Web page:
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Typus
BauernOpfer
Bearbeiter
Hindemith
Gesichtet
Yes.png
Untersuchte Arbeit:
Seite: 24, Zeilen: 1-25
Quelle: Nadel 2008
Seite(n): 6, 9, Zeilen: 6: r.col: 27-37; 9: l.col: 6-11,18-50
[As proposed by Nadel and colleagues above, after some weeks during which a rat is] not returned to the training context, its configural representation of that context weakens, and elemental contextual representations take over. In the absence of reminders that bring the context back into the frame, hippocampal lesions yield little or no effect. However, as various investigators (e.g., Debiec et al., 2002; Land et al., 2000) have reported in the reconsolidation literature; if animals are reminded of the context before lesions are made, then these lesions subsequently serve to impair retention.

Creating an entirely new representation in response to deciding that one is in a new environment differs from updating an existing representation based on some local change (Nadel, 2008). According to Nadel, this assertion is fundamental to the distinction between memory “consolidation” and memory “reconsolidation”. It has long been assumed that a time-dependent stabilization process unfolds after the initial acquisition of a memory (Müller & Pilzecker, 1900). During this time period, termed the “consolidation” interval, memories can be disrupted by new learning experiences, cerebral trauma, hypothermia, electroconvulsive shock, and so on. This idea was initially framed within both physiological and psychological terms, and included the possibility that the content of the memory might itself be transformed during consolidation (Burnham, 1903). Hebb (1949) isolated the physiological process underlying consolidation, thereby providing a comprehensive understanding concerning how exactly memories become stabilized. Hebb assumed that memories are isolated in the brain through changes in synaptic efficacy, and that these changes depend upon complex cellular and molecular mechanisms that lead to structural alterations underpinning potentiated synaptic function. According to Hebb these changes unfolded within the same cell assemblies initially activated by the experience, possibly through reverberations within these assemblies. Study of patient H.M., however, suggested that, in terms of memory for life’s episodes, consolidation involves a shift wherein brain structures are critical for memory retrieval.

[page 6]

As we argued above, after some weeks during which a rat is not returned to the training context, its configural representation of that context weakens, and elemental contextual representations take over. In the absence of reminders that bring the context back into the picture, hippocampal lesions have little or no effect. But, as Land et al., (2000) have shown, if animals are reminded of the context before lesions are made, these lesions can impair retention (for a similar result see Debiec et al., 2002).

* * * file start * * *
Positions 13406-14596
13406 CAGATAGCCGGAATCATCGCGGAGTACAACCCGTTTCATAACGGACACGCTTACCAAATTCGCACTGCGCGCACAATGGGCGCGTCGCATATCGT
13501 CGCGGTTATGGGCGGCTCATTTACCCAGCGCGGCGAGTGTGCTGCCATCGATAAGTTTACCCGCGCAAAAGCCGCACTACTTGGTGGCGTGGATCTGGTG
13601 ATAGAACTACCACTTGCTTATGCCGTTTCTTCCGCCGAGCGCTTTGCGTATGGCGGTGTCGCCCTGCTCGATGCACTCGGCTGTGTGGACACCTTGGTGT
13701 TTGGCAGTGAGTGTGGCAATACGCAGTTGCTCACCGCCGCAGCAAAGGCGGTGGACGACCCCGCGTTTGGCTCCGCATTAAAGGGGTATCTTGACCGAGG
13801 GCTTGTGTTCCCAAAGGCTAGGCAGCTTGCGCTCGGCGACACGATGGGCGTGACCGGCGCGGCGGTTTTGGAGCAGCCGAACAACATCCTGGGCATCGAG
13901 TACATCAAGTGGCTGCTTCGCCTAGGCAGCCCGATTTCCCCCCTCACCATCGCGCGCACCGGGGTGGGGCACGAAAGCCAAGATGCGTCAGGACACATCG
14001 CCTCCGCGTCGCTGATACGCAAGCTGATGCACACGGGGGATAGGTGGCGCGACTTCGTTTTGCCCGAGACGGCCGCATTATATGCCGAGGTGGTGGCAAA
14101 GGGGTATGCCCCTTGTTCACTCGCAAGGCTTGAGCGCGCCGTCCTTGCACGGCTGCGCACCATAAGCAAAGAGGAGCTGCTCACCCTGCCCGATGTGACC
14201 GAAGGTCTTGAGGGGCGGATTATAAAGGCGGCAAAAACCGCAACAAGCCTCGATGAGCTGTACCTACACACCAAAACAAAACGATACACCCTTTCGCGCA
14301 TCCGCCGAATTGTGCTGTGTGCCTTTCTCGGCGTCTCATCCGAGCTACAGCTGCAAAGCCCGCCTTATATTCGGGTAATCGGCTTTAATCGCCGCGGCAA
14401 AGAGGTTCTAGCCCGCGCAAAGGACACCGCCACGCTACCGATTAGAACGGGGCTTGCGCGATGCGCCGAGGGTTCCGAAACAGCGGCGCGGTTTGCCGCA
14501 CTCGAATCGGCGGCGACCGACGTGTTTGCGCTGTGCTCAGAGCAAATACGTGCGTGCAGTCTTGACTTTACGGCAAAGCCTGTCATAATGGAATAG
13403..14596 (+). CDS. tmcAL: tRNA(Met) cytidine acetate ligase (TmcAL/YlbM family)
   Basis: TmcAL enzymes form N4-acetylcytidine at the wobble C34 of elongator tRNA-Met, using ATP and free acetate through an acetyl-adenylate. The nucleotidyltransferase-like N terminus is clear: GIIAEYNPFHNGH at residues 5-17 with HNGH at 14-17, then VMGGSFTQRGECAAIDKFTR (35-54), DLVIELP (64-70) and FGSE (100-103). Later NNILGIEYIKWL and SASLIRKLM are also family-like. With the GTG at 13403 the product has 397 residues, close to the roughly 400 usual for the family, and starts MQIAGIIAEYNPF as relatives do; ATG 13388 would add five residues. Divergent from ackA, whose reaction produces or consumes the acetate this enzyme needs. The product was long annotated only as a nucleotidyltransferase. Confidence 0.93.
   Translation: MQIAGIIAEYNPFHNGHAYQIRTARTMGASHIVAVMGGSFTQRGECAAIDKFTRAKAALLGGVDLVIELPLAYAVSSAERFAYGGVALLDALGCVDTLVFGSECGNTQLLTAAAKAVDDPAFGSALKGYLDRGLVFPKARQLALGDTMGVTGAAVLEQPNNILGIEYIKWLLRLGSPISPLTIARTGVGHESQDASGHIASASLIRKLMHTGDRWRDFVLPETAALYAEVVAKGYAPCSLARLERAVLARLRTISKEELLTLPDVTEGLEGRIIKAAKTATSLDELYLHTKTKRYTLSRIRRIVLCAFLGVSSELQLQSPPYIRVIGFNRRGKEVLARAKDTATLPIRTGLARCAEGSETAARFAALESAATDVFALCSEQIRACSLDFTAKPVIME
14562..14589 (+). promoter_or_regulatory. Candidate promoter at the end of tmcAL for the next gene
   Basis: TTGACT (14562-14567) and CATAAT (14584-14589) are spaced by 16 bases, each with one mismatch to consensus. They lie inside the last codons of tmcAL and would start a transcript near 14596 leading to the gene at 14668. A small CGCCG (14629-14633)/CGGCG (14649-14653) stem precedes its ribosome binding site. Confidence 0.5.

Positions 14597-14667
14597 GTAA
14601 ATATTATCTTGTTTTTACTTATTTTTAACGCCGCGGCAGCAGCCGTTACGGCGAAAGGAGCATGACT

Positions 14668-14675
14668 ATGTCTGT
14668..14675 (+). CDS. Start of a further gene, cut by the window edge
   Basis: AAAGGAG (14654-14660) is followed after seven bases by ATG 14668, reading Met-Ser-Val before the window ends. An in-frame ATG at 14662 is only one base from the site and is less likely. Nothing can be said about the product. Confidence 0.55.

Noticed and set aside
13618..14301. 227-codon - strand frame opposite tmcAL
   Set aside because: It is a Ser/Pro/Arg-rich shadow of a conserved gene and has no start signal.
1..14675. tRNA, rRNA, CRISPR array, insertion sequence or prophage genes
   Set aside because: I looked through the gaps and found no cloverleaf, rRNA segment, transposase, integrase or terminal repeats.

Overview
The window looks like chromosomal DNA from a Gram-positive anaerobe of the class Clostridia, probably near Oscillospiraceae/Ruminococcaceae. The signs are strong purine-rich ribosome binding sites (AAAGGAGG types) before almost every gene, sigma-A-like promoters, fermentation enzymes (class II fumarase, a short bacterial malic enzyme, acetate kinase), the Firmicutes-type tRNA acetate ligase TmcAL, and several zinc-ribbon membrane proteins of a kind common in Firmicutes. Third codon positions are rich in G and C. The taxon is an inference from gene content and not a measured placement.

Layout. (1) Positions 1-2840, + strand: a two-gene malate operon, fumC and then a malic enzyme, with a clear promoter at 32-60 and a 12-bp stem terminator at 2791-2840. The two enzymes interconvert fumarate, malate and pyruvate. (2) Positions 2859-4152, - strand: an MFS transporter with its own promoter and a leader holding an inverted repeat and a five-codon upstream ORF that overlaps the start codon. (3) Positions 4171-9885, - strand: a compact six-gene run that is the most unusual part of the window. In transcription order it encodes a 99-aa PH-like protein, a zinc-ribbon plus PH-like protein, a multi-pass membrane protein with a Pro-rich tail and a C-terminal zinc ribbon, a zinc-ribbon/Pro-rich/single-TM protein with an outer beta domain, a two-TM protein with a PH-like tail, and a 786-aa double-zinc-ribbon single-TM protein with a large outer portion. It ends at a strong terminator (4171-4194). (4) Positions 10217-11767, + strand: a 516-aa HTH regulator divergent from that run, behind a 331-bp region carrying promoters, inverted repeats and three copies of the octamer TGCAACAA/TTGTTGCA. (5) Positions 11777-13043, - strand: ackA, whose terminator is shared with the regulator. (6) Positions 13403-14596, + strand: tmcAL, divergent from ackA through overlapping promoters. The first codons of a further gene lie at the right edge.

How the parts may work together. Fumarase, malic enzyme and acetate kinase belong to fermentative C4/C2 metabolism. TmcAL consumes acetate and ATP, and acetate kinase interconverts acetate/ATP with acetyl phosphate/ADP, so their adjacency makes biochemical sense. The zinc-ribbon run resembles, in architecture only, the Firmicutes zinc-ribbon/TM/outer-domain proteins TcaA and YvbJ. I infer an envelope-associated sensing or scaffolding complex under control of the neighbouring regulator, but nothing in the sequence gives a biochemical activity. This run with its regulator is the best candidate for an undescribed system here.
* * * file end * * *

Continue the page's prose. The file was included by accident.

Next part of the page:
[page 9]

Creating an entirely new representation in response to deciding that one is in a new environment is quite different than updating an existing representation on the basis of some local change. I believe this difference is fundamental to the distinction between memory “consolidation” and memory “reconsolidation”. [...]

It has long been assumed that a time-dependent stabilization process unfolds after initial acquisition of a memory (Muller and Pilzecker, 1900). During this time period, termed the “consolidation” interval, memories can be disrupted by new learning experiences, blows to the head, hypothermia, electroconvulsive shock, etc. This idea was initially couched in both physiological and psychological terms, and included the possibility that the content of the memory might itself be transformed during consolidation (cf., Burnham, 1903). Although these early writers assumed that consolidation involved a physiological process, the first detailed proposal came from Hebb (1949), who provided a way of understanding how memories could become stabilized. Hebb assumed that memories are captured in the brain through changes in synaptic efficacy, and that these changes depend upon complex cellular and molecular mechanisms that lead to structural alterations underpinning potentiated synaptic function. In Hebb’s view these changes unfolded within the same cell assemblies initially activated by the experience, possibly through reverberations within these assemblies. Study of patient H.M. (Scoville and Milner, 1957), however, suggested that, at least for episodic memory, consolidation involves a shift in which brain structures are critical for memory retrieval.

Anmerkungen

The source is referenced, but is not clear for the reader that the entire page is taken from it including various references to older literature.

The phrase "As proposed by Nadel and colleagues above" seems odd in a thesis by another author.

Sichter
(Hindemith) Schumann

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